Notes for Second IDS 6937 Class (May 20, 2004)

Copyright © 2004 Bruce W. Hauptli

I. Sagan On Civilization and Paranoia:

The paranoid position and the question of control [p. 16].

The paranoid position can’t abide tolerance [p. 20].

Paranoid mechanisms are implemented “ obtain control over some force or some person who threatens psychic existence” [p. 26].

II. Sagan On Democracy: [“the people reign but do not rule”]

Even in the most radical democracy, the people reign, but they do not rule.  Elites rule.  Elites of birth, money, brains, or ability.  Supreme sovereignty may lie with the demos, who hold the ultimate power to choose those who lead society, but the actual running of the state and the making of crucial decisions lies with a group of elite rulers.  In most democracies, the people’s main role is to decide which group of elites should rule [p. 108].

Democracies tolerate the concept of a “loyal opposition” [p. 23].

Democracies are committed to the ideal of equality [p. 64]:

-equality before the law,

-political equality, and

-and “equal” economic rights.

-To this list John Dewey adds “...cultural equality of opportunity—the opportunity of every individual to develop his full capacity.”1

In addition to equality, democracies are committed to freedom and justice [78].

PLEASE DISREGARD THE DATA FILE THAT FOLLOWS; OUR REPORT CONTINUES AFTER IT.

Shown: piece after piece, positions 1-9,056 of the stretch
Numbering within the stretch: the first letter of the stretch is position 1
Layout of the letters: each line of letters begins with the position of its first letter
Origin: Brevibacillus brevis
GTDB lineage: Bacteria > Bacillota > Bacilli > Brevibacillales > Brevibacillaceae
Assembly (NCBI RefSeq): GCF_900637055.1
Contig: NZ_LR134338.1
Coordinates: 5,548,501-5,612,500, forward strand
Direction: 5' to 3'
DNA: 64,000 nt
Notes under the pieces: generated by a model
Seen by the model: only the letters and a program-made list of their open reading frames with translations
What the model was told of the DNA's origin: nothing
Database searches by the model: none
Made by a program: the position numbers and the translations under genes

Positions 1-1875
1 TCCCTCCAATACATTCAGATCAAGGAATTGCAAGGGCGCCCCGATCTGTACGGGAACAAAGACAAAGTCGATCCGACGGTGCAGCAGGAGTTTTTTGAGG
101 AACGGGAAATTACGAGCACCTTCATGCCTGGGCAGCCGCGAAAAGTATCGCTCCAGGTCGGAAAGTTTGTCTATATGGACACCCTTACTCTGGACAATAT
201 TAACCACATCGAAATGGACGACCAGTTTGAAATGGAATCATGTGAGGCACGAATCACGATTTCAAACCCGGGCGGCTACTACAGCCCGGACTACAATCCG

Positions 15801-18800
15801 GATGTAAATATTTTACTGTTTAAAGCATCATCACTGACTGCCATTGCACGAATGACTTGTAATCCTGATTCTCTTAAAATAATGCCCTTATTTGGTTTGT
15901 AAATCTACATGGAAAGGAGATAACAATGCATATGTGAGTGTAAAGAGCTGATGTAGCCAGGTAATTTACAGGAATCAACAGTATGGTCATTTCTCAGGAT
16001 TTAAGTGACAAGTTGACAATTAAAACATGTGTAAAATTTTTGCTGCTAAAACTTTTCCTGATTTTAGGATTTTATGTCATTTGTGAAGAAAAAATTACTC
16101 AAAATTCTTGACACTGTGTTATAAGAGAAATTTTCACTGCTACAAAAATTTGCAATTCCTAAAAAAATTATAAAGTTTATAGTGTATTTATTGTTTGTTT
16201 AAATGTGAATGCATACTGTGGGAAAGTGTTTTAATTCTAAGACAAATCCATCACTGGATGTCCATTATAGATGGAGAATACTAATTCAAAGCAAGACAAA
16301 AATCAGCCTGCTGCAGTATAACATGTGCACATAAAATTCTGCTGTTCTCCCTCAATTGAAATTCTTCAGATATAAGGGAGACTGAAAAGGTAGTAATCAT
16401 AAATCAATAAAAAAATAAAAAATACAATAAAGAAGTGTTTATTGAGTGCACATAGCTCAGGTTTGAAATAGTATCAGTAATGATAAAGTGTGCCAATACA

III. Is a Democratic Leader An Oxymoron?
No!  But such leadership cannot rely upon fear, and it is tied to values in a unique way.  The democratic leader must value equality, freedom, and justice:
Solon helped transform Athens at this time of social crisis by insisting that virtue, rather than force, would have the most prominent part in social cohesion.”  Sagan cites Solon: “...obedience to the law shows forth all things in order and harmony and at the same time sets shackles on the unjust...” [p. 55].

Despite the temporary failure of his compromise, Solon bequeathed to Athens a remarkably precious gift: the ideal conception and sometime reality that the state could be one polity, one community wherein people rationally and peacefully settle their conflicts.  Far different was the conception of Plato, who, deliberately ignoring the whole history of Athens, commented on the situation of all city states in the fourth century: “For each of them is very many cities but not a city....There are two, in any case, warring with each other, one of the poor, the other of the rich.”   This might be true of almost all, if not all, other Greek cities, but Athens was the great exception.  Democracy and only democracy made it whole [p. 70-71].